When 1 + 1 ≠ 2: Why adding WLAN access points doesn’t solve the problem

July 17, 2012 12:00 PM

Creating a Radio Frequency plan can help organizations meet their WLAN needs today and in the long-term while controlling costs


The growth in Wireless LANs (WLAN) has accelerated to become an integral part of every office environment. The expanding use of WLAN in recent years has required network administrators to move from installing one or two Access Points (AP), providing guest access in the lobby, to company-wide wireless coverage.  


The demands placed on WLANs has also increased. Their versatility has grown from handling simple data transfer to all forms of multimedia (including voice, video and peer-to-peer) to alternative platforms (such as tablets and smartphones). WLANs are even the preferred replacement for a customers premise wired environment, as they help save cost and improve productivity.


Traditionally, WLANs have been provisioned on an as-needed basis. APs were added to specific areas to support guest and specific user needs. As many network administrators are learning, this works only for a while and then a performance “tipping point” occurs when resolution cannot be addressed by adding another AP. In many cases, “just adding” another AP will make the problem worse.


NCR has provisioned over 200,000 Wi-Fi hotspots globally. As one of the world’s leading providers working on behalf of the world’s leading telecom, OEM and System Integrators NCR has the expertise, experience and sophisticated modelling tools to help organisations successfully deploy company-wide WLAN solutions taking into account their longer-range strategic plans to improve worker connectivity and productivity.


Let’s take a typical office environment and follow its traditional WLAN growth. First, the network administrator installed a few wireless APs to provide conference room coverage. Wanting the maximum coverage from each AP, they were all set to transmit at maximum power. At maximum power, ignoring other factors like attenuation values, a 54MB connection is typically available in a 160’ diameter circle centered on each AP.


Not wanting to restrict connections only to devices that can connect at 54MB, the network administrator allowed connection speeds down to 11MB. This created a coverage area approximately 700’ in diameter for each AP. As the office environment was only 200’x400’, every AP was visible to every user in the office.


As users became accustomed to the convenience of mobile computing, they started using it everywhere in the office. The problem here is that you now have hundreds of users trying to access the network through the same three APs and 100MB uplink connection from the AP to the wired network. While they might get connected, they will not get much in the way of available throughput.


To satisfy the needs of users, the network administrator added more APs to provide more throughput. Soon, they had an environment where every user could see and attempt to connect to all 20+ APs installed. As there are only three non-overlapping channels available in the 2.4GHz radio band, every user saw six to seven APs on each channel.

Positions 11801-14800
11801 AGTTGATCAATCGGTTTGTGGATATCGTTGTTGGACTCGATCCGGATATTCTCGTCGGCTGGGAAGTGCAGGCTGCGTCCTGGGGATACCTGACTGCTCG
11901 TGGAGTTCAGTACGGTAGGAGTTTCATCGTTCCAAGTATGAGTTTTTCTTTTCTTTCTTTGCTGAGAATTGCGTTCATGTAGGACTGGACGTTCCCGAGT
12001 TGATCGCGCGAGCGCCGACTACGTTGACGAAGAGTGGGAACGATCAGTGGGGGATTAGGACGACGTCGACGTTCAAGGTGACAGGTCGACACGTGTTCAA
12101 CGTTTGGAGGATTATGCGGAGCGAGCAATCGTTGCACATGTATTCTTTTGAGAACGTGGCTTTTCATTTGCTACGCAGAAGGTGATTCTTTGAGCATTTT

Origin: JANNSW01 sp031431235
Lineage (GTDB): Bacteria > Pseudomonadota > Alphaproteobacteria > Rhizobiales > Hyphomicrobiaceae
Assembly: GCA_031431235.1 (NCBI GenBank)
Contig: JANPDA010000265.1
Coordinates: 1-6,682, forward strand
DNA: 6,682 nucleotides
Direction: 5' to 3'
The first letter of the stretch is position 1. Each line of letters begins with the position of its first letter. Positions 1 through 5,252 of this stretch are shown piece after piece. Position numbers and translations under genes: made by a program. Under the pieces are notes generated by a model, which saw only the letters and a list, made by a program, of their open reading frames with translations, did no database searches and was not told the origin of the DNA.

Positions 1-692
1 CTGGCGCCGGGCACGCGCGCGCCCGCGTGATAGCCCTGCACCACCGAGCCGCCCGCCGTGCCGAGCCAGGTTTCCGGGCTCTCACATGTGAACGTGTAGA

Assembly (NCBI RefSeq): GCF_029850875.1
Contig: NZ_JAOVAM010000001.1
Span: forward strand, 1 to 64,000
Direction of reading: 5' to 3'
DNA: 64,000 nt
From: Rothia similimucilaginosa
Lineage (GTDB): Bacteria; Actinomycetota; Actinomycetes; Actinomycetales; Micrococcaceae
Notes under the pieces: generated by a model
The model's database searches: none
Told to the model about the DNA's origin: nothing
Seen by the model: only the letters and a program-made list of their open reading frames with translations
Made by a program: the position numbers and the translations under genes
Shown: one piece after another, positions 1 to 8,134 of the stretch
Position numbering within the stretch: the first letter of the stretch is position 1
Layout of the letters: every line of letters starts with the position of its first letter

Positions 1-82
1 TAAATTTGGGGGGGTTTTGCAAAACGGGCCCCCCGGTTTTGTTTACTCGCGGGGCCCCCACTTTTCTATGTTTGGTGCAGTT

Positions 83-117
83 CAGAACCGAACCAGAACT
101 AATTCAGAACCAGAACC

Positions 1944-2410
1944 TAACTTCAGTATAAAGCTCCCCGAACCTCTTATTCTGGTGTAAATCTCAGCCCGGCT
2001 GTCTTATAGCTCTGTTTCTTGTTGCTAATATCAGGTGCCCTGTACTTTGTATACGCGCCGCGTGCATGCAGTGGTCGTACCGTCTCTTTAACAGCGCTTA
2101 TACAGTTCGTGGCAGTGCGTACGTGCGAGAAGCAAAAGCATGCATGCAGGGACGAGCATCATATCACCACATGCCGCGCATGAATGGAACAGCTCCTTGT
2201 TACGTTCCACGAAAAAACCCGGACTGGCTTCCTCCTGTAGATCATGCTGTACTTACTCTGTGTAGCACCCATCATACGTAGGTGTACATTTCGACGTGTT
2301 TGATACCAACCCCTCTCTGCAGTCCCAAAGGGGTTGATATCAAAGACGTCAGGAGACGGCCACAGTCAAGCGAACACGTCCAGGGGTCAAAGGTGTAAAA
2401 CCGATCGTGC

Having multiple APs on the same channel covering the same area creates a condition called co-channel interference. Image yourself in crowded room where there are 20 people trying to carry on conversations in three different languages. Six or seven of them are all shouting at you at the same time. There may be plenty of volume but the listener can’t make out individual words.


Co-channel interference means transmissions from one cell spread to a nearby cell on the same RF channel, causing dropped transmissions, interference or the client experiencing difficulties decoding the signal.


To address the problem, an overall Radio Frequency (RF) plan needs to be developed meeting the long-term requirements of the facility and user community. The design for the RF plan should dictate not only the AP locations but also the channels and power settings of each device to support both current requirements and future plans while controlling costs. This plan should be implemented in stages, to meet particular needs, without impacting existing coverage and users. 


Creating an RF plan for this type of coverage, while appearing simple, can quickly become very complex. When you consider that each AP supports multiple radios on different frequencies with different propagation characteristics, varying user densities in the coverage areas and a range of response times to roaming and throughput requirements for all applications (including voice and video) accessed through WLAN, traditional trial-and-error methods for WLAN network designs are not effective.


For this reason NCR uses Motorola’s LANPlanner as its preferred WLAN design tool due to its advanced modeling and design capabilities across all RF ranges.  


Motorola’s LANPlanner, when used by a NCR certified WLAN Design Engineer, aids in building RF plans that meet all requirements for a customers WLAN environment. NCR’s WLAN Design Engineer can produce a design that supports data, voice, video and future application needs for both low and high volume users. The RF plan also includes throughput use requirements, response time needs, redundancy standards, security considerations and equipment types as a basis for building the model.